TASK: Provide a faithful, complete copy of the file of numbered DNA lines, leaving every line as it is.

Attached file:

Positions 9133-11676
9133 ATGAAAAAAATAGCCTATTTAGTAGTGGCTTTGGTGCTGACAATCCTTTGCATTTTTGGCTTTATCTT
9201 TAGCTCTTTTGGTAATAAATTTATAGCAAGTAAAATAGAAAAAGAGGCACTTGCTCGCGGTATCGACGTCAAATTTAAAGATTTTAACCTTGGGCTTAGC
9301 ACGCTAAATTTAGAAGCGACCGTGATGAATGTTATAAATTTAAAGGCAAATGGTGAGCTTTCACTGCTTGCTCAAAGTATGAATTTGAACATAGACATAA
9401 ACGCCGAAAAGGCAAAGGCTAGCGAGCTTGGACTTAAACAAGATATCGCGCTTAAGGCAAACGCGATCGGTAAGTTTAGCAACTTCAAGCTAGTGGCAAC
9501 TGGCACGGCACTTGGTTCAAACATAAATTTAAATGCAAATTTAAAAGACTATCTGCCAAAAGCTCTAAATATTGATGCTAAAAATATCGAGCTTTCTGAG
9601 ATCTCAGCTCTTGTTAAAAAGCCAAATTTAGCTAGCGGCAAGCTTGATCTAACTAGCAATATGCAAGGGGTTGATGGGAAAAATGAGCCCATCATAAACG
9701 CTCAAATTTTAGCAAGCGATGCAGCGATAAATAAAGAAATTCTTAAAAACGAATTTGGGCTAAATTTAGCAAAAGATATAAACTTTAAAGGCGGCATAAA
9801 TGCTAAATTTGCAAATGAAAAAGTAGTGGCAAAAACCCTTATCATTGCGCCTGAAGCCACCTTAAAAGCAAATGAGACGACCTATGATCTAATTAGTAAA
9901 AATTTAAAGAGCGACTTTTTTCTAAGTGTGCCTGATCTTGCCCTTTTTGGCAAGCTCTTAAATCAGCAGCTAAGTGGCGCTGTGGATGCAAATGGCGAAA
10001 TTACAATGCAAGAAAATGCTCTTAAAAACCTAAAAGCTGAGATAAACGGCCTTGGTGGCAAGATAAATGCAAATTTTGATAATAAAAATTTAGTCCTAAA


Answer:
Positions 9133-11676
9133 ATGAAAAAAATAGCCTATTTAGTAGTGGCTTTGGTGCTGACAATCCTTTGCATTTTTGGCTTTATCTT
9201 TAGCTCTTTTGGTAATAAATTTATAGCAAGTAAAATAGAAAAAGAGGCACTTGCTCGCGGTATCGACGTCAAATTTAAAGATTTTAACCTTGGGCTTAGC
9301 ACGCTAAATTTAGAAGCGACCGTGATGAATGTTATAAATTTAAAGGCAAATGGTGAGCTTTCACTGCTTGCTCAAAGTATGAATTTGAACATAGACATAA
9401 ACGCCGAAAAGGCAAAGGCTAGCGAGCTTGGACTTAAACAAGATATCGCGCTTAAGGCAAACGCGATCGGTAAGTTTAGCAACTTCAAGCTAGTGGCAAC
9501 TGGCACGGCACTTGGTTCAAACATAAATTTAAATGCAAATTTAAAAGACTATCTGCCAAAAGCTCTAAATATTGATGCTAAAAATATCGAGCTTTCTGAG
9601 ATCTCAGCTCTTGTTAAAAAGCCAAATTTAGCTAGCGGCAAGCTTGATCTAACTAGCAATATGCAAGGGGTTGATGGGAAAAATGAGCCCATCATAAACG
9701 CTCAAATTTTAGCAAGCGATGCAGCGATAAATAAAGAAATTCTTAAAAACGAATTTGGGCTAAATTTAGCAAAAGATATAAACTTTAAAGGCGGCATAAA
9801 TGCTAAATTTGCAAATGAAAAAGTAGTGGCAAAAACCCTTATCATTGCGCCTGAAGCCACCTTAAAAGCAAATGAGACGACCTATGATCTAATTAGTAAA
9901 AATTTAAAGAGCGACTTTTTTCTAAGTGTGCCTGATCTTGCCCTTTTTGGCAAGCTCTTAAATCAGCAGCTAAGTGGCGCTGTGGATGCAAATGGCGAAA
10001 TTACAATGCAAGAAAATGCTCTTAAAAACCTAAAAGCTGAGATAAACGGCCTTGGTGGCAAGATAAATGCAAATTTTGATAATAAAAATTTAGTCCTAAA